Special District Administrative Fee


Scroll down for 2013 updates 



For many years, it has been standard practice for the Town's special districts (water, refuse, sewer and special park districts) to pay an administrative fee to the General Fund to cover the services that staff, paid for in the General Fund, provide the districts.  This includes processing purchase orders, paying bills, collecting water bills, reviewing bid specs and contracts, etc.


The fee becomes an expense in the district's budget which raises the district's tax rate, but a revenue in the General Fund which lowers the town tax rate paid by all taxpayers.


In the 2013 budget, administrative fees generated $1.4 million in revenue for the General Fund, the second largest non-tax revenue line item after the sales tax.


But, because not all taxpayers are in the special districts, this money shifting results in winners and losers; special district revenue ends up paying for services that should be paid for by all taxpayers. 


As the pie charts illustrate, for some homeowners, the town tax represents only 53% of their total town tax bill. For others, the town tax represesnts 76% of their total town tax bill.  


Charging an administrative fee is legitimate. The issue is how the fee is calculated so that it is fair and equitable for ALL taxpayers.


Calculating the Administrative Fee

There are 2 options for calculating the administrative fee: actual cost figures or a flat percentage. Obviously, the latter is far easier to calculate.


Historically, the water and refuse districts were charged 5% of their budgets, except when water was increased to 6% when the Highway Superintendent was in charge of the water district. The Yorktown sewer district has been charged 10%-14% because it uses more services paid for by the general fund.   For historic information on special district administrative fees, click here


In his 2013 Tentative Budgert, the Supervisor used the 5% fee -- but later proposed raising the fee  to 7%.  When some Town Board members objected to the increase, the Board ultimately compromised on a 1% increase -- to 6%.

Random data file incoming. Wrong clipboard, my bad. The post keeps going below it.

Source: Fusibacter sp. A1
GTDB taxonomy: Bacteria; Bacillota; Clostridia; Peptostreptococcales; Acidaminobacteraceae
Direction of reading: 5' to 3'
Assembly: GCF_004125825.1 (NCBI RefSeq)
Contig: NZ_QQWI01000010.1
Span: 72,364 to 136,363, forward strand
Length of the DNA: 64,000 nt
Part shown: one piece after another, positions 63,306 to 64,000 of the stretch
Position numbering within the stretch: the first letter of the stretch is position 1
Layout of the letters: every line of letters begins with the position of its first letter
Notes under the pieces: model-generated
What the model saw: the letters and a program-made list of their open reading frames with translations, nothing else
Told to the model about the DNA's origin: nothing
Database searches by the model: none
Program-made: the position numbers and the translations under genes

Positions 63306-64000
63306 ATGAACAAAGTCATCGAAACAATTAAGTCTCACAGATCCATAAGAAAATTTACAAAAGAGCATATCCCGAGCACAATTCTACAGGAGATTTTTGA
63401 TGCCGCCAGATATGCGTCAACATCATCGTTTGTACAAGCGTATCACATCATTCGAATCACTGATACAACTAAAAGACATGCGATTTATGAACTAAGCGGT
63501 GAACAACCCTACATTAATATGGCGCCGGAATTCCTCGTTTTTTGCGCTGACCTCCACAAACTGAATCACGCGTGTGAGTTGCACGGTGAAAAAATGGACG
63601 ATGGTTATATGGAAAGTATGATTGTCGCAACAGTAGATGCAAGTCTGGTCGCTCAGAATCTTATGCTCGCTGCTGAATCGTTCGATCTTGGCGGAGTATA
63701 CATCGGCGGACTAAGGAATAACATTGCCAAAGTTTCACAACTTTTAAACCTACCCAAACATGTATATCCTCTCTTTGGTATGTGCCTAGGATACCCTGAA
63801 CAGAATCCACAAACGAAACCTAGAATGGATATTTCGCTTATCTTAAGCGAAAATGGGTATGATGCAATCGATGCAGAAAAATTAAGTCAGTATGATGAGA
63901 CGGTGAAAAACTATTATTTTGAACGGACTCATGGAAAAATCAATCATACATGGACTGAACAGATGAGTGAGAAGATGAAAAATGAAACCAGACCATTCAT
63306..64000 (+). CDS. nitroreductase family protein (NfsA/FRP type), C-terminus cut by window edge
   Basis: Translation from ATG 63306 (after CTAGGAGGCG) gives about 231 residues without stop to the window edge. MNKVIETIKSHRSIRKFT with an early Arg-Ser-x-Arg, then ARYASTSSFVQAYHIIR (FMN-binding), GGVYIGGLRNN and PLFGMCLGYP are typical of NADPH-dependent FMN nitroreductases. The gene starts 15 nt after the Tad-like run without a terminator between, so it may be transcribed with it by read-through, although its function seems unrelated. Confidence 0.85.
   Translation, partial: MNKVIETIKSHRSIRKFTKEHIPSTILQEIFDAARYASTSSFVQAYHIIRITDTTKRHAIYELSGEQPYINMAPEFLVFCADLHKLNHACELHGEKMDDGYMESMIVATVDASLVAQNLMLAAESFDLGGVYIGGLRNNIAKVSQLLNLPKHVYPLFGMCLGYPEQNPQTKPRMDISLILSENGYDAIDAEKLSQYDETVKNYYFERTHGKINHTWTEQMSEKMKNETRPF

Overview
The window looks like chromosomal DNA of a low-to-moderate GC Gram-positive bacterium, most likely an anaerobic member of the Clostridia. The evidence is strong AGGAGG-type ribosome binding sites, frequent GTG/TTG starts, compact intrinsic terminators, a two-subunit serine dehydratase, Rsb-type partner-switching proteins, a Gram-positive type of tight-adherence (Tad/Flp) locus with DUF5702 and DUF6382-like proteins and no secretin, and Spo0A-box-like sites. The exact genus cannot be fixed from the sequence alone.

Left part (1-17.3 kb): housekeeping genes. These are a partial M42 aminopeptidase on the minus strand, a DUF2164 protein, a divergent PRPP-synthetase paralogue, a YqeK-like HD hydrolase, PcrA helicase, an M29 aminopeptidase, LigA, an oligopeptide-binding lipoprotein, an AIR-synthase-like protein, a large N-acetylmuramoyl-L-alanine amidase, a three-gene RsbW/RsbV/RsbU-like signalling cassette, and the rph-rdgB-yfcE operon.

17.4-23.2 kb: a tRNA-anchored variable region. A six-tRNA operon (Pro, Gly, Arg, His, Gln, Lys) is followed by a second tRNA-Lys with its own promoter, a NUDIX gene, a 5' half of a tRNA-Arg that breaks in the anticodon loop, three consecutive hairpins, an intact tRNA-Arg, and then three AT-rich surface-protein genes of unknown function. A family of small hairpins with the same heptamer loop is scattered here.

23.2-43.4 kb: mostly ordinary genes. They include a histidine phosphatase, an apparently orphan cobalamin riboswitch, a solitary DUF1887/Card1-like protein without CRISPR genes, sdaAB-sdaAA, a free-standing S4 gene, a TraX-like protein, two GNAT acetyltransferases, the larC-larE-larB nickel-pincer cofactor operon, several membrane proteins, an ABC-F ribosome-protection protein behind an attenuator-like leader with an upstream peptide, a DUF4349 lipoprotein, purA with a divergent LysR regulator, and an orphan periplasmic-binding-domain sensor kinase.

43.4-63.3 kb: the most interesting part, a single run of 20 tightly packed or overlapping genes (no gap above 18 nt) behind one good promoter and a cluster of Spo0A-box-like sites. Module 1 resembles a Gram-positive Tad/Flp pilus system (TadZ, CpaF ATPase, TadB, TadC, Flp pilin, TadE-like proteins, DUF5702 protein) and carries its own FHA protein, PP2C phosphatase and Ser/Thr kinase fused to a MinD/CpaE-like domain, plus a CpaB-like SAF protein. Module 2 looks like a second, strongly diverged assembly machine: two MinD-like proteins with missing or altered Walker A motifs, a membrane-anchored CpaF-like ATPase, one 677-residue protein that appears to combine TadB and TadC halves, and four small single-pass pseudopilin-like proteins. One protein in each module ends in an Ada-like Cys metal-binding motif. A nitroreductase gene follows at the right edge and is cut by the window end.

And, on December 18, when it adopted the 2013 budget the Board also adoped a resolution directing the Supervisor to:


"...undertake a study to determine exactly what general fund services are provided to the special districts, and at what cost, and that the findings of this study shall provide the basis for assessing special district fees for the 2014 budget that are reasonable and justified based on the actual services provided..."


The resolution called for the study to be completed by July 1 in order to give the Supervisor and Comptroller ample time to review the findings before beginning work on the 2014 budget.


July, 2013 Update

As of July 22, there's been no word from the Supervisor on the status of the special district fee cost study. When asked at a July 16 Town Board meeting for an update, he declined to respond.  


For more insights into the issue, see  It's Time to Start Thinking About Your 2014 Tax Bill


August, 2013 Update


The town's outside auditor advised the Town Board that it should have a clear methodology and documentation for assessing the special district fee.  See Thank You, Mr. Auditor.


September, 2013 Update


The town's auditor again advised the Board that it should have a clear methodology and documentation for assessing the special district fee, and again, Supervisor Grace made it clear that he had no intention of doing such a study.


copy of a 2013 audit of the Town of Riverhead conducted by the Office of the State Comptroller has been reviewed. The audit makes it very clear that special district charges should be allocated based on a direct relationship between services provided and the cost of such services.


On September 5, a letter was sent to all members of the Town Board, together with a copy of the Riverhead audit, once again asking that the special district study be done in time for the Supervisor's 2014 Tentative Budget.

December, 2013 Update

Supervisor Grace included the 6% fee in his Tentative 2014 Budget. On November 21, after a brief discussion, and acknowledging uncertainty as to what the fee should be, the Town Board adopted aPreliminary Budget that retained the 6% fee.

Click here for more insights into the discussion, and for an example of how the 6% flat fee unfairly raises the water district administration fee.